Lucius Eggius cried “Storm the ramparts! With me, with me!”  Kicking and slashing his way through the charging Germans, Marcus scrambled up the turf walls with a handful of legionaries.  On top of the ramparts he managed to disable a couple of Germans that were trying to spear him from behind the wooden breastwork.  Kicking a passageway in the damaged palisade, Marcus jumped down the other side of the ramparts and landed on his knees.  As he was about to get up, something heavy came swinging against the side of his head.  The impact knocked him against the ramparts and made the sword fall out of his hand.  His mouth filled with the metallic taste of blood.  In a haze he saw how a German brandishing a club over his head, intended to give him another blow.  Feeling for the hilt of his pugio, Marcus pulled it free.  Panting, with a strength born out of desperation, he lunged forward and dug his dagger deep into the German’s leg.  The man shrieked and backed away, teeth bared with pain, the dagger sticking deep in his right thigh.  Then there was loud bang at the back of his head. He just felt the terrible dull impact through his helmet.  A violent wave of nausea surged up from his stomach as the pain hit him.  The muddy ground rose as everything went black.


The column was now being attacked by fresh German troops from all sides.  A line of German horsemen, many of them dressed like Roman auxiliaries holding spears and shields, came thundering down the column towards the first cohort of the Nineteenth.  Spotting the transverse horse-hair crest on the helmet of the primus pilus, their leader approached the Roman in full gallop.  Riding up to the centurion the German stopped his horse just in front of him, its feet skidding in the mud.  As the Roman recognised the rider his eyes blazed.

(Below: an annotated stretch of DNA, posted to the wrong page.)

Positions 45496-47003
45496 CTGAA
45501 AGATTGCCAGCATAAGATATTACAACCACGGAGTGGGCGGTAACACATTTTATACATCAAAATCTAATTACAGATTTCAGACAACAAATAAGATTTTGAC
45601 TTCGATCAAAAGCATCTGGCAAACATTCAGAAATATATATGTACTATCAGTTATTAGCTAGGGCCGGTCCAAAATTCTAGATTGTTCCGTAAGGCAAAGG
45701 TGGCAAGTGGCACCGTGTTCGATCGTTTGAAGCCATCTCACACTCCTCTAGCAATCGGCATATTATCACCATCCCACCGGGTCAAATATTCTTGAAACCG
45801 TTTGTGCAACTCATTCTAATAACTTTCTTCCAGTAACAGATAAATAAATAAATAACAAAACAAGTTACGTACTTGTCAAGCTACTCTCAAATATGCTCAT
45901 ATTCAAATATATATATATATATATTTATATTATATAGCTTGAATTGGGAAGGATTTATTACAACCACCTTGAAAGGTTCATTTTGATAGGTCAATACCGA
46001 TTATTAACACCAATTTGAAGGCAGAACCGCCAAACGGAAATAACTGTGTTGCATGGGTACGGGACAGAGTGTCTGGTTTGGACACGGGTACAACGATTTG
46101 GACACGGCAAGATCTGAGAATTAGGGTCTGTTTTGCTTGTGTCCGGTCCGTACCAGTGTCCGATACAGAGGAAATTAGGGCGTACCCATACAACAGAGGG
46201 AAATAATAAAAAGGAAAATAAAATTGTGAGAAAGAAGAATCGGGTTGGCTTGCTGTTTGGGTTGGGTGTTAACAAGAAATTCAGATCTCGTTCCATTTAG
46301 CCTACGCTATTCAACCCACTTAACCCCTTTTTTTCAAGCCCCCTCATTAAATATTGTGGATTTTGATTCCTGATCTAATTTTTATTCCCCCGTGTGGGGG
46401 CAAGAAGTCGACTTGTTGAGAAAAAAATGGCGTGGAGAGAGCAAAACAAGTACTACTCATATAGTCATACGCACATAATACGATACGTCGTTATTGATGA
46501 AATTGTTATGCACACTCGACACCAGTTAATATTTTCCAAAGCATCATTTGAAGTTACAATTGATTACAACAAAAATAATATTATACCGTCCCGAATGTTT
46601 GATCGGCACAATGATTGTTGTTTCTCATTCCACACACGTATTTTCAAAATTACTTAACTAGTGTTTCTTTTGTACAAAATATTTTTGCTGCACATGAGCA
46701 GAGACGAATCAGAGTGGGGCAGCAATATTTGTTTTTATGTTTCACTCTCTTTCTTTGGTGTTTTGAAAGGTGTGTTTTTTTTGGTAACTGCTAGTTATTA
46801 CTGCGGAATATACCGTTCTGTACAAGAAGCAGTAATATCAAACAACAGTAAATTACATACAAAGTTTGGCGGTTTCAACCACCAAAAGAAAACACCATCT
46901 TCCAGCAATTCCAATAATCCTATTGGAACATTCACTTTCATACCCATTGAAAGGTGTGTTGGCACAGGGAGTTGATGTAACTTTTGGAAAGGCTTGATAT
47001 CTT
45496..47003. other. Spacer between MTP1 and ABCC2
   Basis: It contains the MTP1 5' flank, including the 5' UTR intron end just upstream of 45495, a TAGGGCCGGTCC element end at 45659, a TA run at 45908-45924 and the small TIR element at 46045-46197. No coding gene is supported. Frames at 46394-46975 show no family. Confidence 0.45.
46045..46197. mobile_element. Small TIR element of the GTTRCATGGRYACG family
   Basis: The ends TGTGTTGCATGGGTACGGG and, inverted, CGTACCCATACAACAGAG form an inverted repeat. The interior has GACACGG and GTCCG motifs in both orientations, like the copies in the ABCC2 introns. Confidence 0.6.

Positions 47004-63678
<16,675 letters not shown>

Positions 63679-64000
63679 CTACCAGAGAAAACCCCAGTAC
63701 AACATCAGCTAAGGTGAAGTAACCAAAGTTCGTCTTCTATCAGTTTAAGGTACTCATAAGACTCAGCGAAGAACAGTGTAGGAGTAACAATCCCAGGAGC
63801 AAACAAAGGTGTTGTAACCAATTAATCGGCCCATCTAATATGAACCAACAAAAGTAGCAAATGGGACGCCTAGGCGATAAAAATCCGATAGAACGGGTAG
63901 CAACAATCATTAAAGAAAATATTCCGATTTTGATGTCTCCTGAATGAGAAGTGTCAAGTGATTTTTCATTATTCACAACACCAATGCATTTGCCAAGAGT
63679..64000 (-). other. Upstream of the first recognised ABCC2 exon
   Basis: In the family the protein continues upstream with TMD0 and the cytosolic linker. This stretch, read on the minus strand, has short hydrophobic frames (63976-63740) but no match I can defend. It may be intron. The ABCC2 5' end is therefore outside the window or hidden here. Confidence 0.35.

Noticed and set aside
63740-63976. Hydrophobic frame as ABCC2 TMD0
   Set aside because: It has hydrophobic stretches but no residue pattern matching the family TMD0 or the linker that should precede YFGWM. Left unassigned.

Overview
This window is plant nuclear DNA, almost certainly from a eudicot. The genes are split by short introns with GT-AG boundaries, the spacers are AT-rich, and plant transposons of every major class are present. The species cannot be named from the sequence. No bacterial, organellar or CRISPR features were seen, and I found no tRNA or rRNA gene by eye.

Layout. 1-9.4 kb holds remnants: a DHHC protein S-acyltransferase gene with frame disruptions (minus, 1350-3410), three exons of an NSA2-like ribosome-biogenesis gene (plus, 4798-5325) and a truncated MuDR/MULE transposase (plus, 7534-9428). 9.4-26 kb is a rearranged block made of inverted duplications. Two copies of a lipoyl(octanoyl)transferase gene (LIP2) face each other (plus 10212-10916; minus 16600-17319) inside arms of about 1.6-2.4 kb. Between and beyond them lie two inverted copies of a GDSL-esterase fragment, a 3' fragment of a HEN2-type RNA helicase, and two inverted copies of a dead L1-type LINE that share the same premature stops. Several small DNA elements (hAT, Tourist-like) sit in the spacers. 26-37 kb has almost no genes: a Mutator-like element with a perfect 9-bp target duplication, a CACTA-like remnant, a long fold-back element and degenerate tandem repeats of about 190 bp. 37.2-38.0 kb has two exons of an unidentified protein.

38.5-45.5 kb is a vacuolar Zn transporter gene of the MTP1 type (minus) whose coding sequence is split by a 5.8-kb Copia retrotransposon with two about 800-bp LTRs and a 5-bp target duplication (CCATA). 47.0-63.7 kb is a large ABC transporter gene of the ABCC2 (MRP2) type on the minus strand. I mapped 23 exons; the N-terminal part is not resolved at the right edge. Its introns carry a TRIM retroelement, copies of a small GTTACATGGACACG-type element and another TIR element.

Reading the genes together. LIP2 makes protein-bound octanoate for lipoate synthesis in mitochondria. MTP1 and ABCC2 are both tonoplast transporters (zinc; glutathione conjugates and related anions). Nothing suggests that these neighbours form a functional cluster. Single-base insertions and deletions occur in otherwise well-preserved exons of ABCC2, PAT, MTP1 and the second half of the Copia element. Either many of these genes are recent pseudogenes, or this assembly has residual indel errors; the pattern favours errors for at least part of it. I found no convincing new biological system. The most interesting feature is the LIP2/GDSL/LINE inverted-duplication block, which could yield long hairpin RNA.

“Fight me, Fabricius”, Arminius said, with a malicious grin as he slid from the saddle.  The Cheruscan’s spatha hissed from the scabbard. 

“You treacherous bastard!” the centurion retorted furiously.  Holding his shield up, he lunged at the Cheruscan’s face with his sword. Arminius parried the blow with his oval shield a split-second too late.  The sharp point grazed his eyebrow and laid it open to the bone.  Instantly a sheet of blood gushed from the shallow wound and flowed over his face, blinding his left eye. He swore and gave ground.  Blinking at the blood he tried to wipe it away with his sword-hand.  Fabricius thrust his gladius at the German’s face again.  This time the Cheruscan was faster.  Ducking his head behind his shield, he slammed his body against the centurion’s guard with all his might.  Knocked off balance, Fabricius lost his footing and fell backwards in the mud. Immediately, the Roman was surrounded by five other Cherusci, pointing their swords at his throat. 
“Segimund, take him to the pits” Arminius said, dabbing the wound on his stern with a piece of cloth.  With the army being massacred around him, Ceionius realised that all was lost and surrendered.  Eggius had already been killed, while Varus was clutching an arrow lodged just below his collar bone.  Realising that his army had been taken apart and that there was no escape, he slid off his horse.  He spoke with his bodyguards around him. Sinking on his knees, he removed his silver cuirass. Putting the pommel of his gladius on the ground, he held the sword with both hands and carefully placed its sharp point under his ribcage.  He closed his eyes, mumbled a few words and with a deep moan fell on it.  A large area of his white and purple tunic turned bright red. He jerked a few times and was still.  When it became known that Varus was dead, several of his commanders followed suit, leaving their troops leaderless in what had become a killing field.

***